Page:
Type 2 Diabetes

Type 2 Diabetes Basics
“I thought having a chronic illness would make my life detour in ways I didn’t want to accept, but I’ve learnt that have a chronic illness made the only detours that are worth the growth.”
― Nikki Rowe

What is type 2 diabetes?

Type 2 diabetes is also referred to as adult-onset diabetes. The pancreas either does not create enough insulin, or the person’s body does not appropriately use the insulin it makes. When you have type 2 diabetes, sugar builds up in your bloodstream instead of being used for energy. Many factors can increase the chances of getting type 2 diabetes, such as: family history, high blood pressure, a sedentary lifestyle, being overweight or having high cholesterol. Race can also increase the chances of having type 2 diabetes: Aboriginal, Hispanic, African, Asian or South Asian are populations that generally have a higher risk.

What causes type 2 diabetes?

Some factors that can contribute to the onset of type 2 diabetes are:

  • Being overweight
  • Family history
  • Being a member of a high-risk ethnic group such as First Nations, Inuit, Latin American, Asian, Pacific Islander or African American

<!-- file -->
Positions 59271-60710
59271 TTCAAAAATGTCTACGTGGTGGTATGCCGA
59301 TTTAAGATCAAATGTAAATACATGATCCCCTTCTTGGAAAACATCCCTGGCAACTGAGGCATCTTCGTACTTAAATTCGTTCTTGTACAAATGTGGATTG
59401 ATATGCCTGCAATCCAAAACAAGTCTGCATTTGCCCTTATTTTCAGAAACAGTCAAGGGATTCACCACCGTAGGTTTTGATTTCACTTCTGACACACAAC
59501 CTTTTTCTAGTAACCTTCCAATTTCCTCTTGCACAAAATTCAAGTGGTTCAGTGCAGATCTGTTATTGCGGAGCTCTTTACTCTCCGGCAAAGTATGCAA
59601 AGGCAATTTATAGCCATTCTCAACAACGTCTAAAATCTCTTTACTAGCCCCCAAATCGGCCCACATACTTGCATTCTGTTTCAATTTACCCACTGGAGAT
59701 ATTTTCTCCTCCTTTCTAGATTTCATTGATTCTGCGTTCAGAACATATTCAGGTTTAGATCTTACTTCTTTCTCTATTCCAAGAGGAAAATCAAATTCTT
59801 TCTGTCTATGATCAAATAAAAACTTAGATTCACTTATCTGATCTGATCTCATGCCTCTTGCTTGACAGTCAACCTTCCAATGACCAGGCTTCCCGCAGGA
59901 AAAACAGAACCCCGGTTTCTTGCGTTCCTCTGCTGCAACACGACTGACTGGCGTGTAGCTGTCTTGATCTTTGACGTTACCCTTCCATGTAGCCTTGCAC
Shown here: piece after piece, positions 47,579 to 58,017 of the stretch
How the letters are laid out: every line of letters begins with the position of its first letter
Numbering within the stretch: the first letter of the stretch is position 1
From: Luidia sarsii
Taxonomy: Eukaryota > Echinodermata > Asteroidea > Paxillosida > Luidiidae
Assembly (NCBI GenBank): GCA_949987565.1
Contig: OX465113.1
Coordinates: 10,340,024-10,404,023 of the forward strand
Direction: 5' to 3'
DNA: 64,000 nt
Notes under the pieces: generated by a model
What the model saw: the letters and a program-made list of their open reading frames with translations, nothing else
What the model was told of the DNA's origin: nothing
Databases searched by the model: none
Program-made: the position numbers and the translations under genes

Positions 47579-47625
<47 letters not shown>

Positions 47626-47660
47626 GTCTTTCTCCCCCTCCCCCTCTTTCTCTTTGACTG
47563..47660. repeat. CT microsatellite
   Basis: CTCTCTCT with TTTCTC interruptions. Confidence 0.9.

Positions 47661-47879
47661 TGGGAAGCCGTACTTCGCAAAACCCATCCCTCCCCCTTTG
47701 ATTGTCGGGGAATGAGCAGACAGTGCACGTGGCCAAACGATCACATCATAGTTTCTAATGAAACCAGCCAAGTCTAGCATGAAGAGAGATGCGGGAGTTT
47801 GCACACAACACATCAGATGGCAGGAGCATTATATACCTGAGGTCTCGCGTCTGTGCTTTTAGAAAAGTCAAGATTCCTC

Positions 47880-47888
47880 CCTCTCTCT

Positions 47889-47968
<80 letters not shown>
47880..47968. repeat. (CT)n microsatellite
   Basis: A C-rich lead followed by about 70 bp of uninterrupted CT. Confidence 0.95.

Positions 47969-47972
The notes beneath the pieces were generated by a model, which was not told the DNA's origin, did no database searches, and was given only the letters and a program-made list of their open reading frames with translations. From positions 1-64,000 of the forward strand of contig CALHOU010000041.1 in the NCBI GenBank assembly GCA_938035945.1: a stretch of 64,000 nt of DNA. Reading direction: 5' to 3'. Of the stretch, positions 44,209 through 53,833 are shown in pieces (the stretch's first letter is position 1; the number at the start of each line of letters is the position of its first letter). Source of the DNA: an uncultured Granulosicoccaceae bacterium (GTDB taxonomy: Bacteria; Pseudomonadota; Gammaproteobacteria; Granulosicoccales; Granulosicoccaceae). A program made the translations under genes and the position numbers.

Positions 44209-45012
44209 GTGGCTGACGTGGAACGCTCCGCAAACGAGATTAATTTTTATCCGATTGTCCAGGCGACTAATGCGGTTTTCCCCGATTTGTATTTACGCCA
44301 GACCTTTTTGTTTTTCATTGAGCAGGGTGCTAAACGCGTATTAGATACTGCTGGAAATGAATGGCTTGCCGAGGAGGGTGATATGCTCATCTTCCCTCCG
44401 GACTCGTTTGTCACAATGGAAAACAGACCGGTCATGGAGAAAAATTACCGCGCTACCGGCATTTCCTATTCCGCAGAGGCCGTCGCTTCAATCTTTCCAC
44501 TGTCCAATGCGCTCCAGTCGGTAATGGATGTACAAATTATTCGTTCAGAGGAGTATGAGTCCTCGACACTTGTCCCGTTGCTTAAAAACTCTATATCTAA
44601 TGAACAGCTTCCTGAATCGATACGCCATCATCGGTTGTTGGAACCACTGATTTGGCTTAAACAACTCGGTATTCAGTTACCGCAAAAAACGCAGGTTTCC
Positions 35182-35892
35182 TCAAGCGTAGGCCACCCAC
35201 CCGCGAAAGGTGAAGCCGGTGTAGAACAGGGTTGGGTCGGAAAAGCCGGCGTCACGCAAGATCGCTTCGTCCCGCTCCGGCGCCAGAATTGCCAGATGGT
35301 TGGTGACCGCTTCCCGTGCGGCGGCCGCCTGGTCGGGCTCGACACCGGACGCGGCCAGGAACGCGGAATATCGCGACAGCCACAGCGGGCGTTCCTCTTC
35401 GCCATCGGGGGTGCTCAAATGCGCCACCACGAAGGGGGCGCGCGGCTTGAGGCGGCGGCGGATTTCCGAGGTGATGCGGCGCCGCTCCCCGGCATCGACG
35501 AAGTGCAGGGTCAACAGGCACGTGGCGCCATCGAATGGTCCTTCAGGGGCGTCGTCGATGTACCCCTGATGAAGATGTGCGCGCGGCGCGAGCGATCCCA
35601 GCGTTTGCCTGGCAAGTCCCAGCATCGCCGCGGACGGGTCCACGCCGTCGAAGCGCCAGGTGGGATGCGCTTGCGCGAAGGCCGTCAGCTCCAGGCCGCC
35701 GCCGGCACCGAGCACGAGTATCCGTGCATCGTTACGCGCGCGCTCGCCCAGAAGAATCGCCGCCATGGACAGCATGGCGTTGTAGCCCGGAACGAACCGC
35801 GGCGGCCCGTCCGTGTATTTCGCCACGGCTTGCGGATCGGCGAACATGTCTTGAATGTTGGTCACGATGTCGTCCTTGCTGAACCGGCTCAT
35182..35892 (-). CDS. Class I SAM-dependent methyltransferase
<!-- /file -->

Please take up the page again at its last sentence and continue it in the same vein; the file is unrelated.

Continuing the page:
• High blood pressure
  • High cholesterol
  • Not exercising

What is the difference between type 1 and type 2 diabetes?

A type 1 one diabetic relies completely on insulin therapy and diet and there is currently no cure. Type 2 diabetics can either control blood sugars through medication, diet and exercise, and occasionally it can require insulin therapy as well. Type 2 can be treated in many ways or with a combination of these treatments mentioned above. Type 2 is sometimes preventable; the best way to prevent diabetes is to exercise regularly and maintain a body weight that is appropriate for your height. However, some people have such a strong genetic disposition to type 2 diabetes or to obesity that weight loss and exercise simply cannot prevent the disease.

What is pre-diabetes?

Pre-diabetes is sometimes diagnosed prior to being diagnosed with type 2 diabetes. Pre-diabetes does not require medication and when diagnosed the chance of it developing into type 2 diabetes can be dramatically decreased by taking immediate action. Blood sugar levels can be reduced by making some simple lifestyle changes, such as including exercise in your daily activities and choosing to make healthy, low-fat meal choices.
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